SFCB: Explain for those who may not know, about your moniker of "Mega-Ran" and your relationship with CapCom who puts out the MegaMan games.
Mega Ran: Well, Mega Ran began when I hit a bit of a creative wall in my career, around late 2006. I had released my first album, The Call and felt like I had said all I had to say in the realm of underground hip hop. So I imposed a little hip-hop exodus and wound up coming back to video games, the ones I had played as a youth particularly, and Mega Man was the one I played the most.
The music inspired me to make an entire album using Mega Man tunes, and so I named the album Mega Ran. The name kind of stuck, and people started referring to me as Mega Ran, so much so, that now I've become Random, aka Mega Ran. I called up my favorite producers who had helped me on the previous album; DN3, Samik and Storyville, among others, and got to work.
Later, Capcom, the company that makes the games, heard of my music online and to my surprise, told me that they were fans of my music and wanted to officially back the project. Fast forward and I'm appearing in places I never thought I'd see myself; from Wired Magazine to Nintendo Power to Comic Con. Real talk, I used to draw ideas for Mega Man bosses in my sketch book in middle school. Never in my wildest dreams did I think that this would be successful, let alone something I'd still be talking about 4 years later.
SFCB: I have noticed that a lot of the really good music that has come out, particularly in hip hop, has been of the indie variety. It seems that when you're on a major label, that the ability to be creative and think outside the box is curbed, out of fears of not succeeding.
An example I always use is Bubba Sparxxx's sophomore album Deliverance. An album I think is his finest, and one of my favorite albums of all time. I thought it was very creative and intelligent, and yet it only sold about 300 thousand copies. After that he was dropped from his label, and then he put out that atrocious single Ms. New Booty and the equally atrocious video for it, and yet that was a hit. On the Rock music side, George Michael put out his debut album Faith and it sold a ton of records. Then he came out with a more introspective and intelligent album of socially aware music which was nothing like his debut called "Listen Without Prejudice Volume 1", and it didn't sell as well, and as a result he ended up in a bitter back and forth with Sony.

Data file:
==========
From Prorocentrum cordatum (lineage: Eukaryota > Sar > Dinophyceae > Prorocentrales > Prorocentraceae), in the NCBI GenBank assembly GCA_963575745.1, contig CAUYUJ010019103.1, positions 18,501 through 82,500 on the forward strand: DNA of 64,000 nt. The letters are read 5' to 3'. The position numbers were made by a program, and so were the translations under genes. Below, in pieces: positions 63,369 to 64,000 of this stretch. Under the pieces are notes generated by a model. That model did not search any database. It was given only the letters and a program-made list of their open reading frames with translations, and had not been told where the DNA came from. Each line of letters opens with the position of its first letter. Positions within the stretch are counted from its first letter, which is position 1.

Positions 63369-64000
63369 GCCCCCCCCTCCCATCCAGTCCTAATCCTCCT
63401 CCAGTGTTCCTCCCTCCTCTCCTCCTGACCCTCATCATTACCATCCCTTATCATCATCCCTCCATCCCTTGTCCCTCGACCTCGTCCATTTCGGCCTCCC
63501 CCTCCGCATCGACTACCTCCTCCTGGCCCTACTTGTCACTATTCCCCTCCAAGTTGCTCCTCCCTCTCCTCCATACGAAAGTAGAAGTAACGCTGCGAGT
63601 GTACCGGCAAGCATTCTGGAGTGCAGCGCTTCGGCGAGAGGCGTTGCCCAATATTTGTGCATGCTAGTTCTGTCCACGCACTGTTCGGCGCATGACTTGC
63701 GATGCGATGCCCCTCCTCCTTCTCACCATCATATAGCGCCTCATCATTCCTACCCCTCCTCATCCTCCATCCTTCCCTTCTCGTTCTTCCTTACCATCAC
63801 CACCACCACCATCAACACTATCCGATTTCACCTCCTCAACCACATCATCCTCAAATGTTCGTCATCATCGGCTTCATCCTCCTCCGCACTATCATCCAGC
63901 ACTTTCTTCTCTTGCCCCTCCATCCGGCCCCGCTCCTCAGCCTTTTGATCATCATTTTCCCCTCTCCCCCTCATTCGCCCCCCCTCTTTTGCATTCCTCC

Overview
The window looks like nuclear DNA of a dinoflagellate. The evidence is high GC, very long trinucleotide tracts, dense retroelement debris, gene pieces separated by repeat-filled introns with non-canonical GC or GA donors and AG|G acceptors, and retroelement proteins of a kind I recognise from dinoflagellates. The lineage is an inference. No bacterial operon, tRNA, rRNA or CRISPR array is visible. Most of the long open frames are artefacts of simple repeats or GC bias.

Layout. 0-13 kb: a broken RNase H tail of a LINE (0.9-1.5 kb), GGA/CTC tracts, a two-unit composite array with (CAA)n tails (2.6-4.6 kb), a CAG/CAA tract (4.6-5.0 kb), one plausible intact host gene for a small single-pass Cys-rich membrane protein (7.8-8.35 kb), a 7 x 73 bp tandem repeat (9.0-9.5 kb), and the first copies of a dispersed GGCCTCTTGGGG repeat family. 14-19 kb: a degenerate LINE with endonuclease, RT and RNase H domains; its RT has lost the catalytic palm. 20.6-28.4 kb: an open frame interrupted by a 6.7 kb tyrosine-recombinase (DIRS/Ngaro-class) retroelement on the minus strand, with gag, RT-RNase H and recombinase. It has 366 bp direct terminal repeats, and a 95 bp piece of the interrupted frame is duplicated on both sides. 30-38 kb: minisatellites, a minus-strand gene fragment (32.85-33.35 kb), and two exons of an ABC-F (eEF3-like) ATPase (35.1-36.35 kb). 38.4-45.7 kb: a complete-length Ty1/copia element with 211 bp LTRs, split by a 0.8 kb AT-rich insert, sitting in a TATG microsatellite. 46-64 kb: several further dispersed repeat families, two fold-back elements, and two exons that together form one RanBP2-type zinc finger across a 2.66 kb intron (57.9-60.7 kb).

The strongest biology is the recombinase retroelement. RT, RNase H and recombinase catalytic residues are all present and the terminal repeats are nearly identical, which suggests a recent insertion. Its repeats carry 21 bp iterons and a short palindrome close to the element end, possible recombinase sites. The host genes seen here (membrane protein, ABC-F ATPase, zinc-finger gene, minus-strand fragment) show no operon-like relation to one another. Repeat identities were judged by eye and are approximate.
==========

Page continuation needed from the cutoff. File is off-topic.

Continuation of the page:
It's the same with virtually any type of music. In the old days bands could put out 10 or 20 albums, nowadays if you have an album that doesn't sell a million or more copies, you're looked at as a liability, and the artist no longer has the luxury of time to grow and evolve their sound.
Why do you think the music industry has become like this?
Mega Ran: I know a million examples just like the Bubba Sparxxx one. I'd like to think that I'm a music fan first, to quote Eric Roberson's album title. I hate to sound like an old fuddy duddy, but the game has changed. I'm glad you brought up the George Michael example, to show people that it's not just hip hop. In general, being independent is so liberating, you get to create without someone looking over your shoulders. There's no major label in the world that would have let me make video game music, then conscious hip hop. They want you to find your audience, your lane, and stay in it until it ends. I can't do that. I have friends with deals, both major and indie, and the ones on majors never seem as happy, and quite frankly aren't making music as strong as those on independents.
You're right, there's no time these days. I had a rep at Def Jam tell me that she wanted a song that could go on the radio, TOMORROW. There's no time or money for artist development, these labels want a ready made star who can record themselves and motivate themselves. They're out there, on YouTube, mostly, haha. But if you intend on building a solid career, it's best to not worry about the major label approach. Its a trade-off that most true artists shouldn't have to make. Anytime you have to sacrifice your art, or integrity, it's a bad deal, no matter what they're offering.
SFCB: You put out a critically well received album with Panacea producer K-Murdock this year called Forever Famicom. Talk about the Forever Famicom project, and how your Kickstarter campaign went.
Mega Ran: The Forever Famicom project was an extension on the Mega Ran idea of rapping over video game beats, but this time around all production was done by K-Murdock of Panacea, and all of the beats were beyond Mega Man, including all NES and SNES samples. We took our time with the album, the promo was on point, we did some great shows including showcasing last year's SXSW festival, and I think everything was just done really well. I love the album and still listen to it today. The album has taken on a bit of a life of its own, as we're now working on a DVD movie and vinyl release of the album, thanks to our immense Kickstarter success.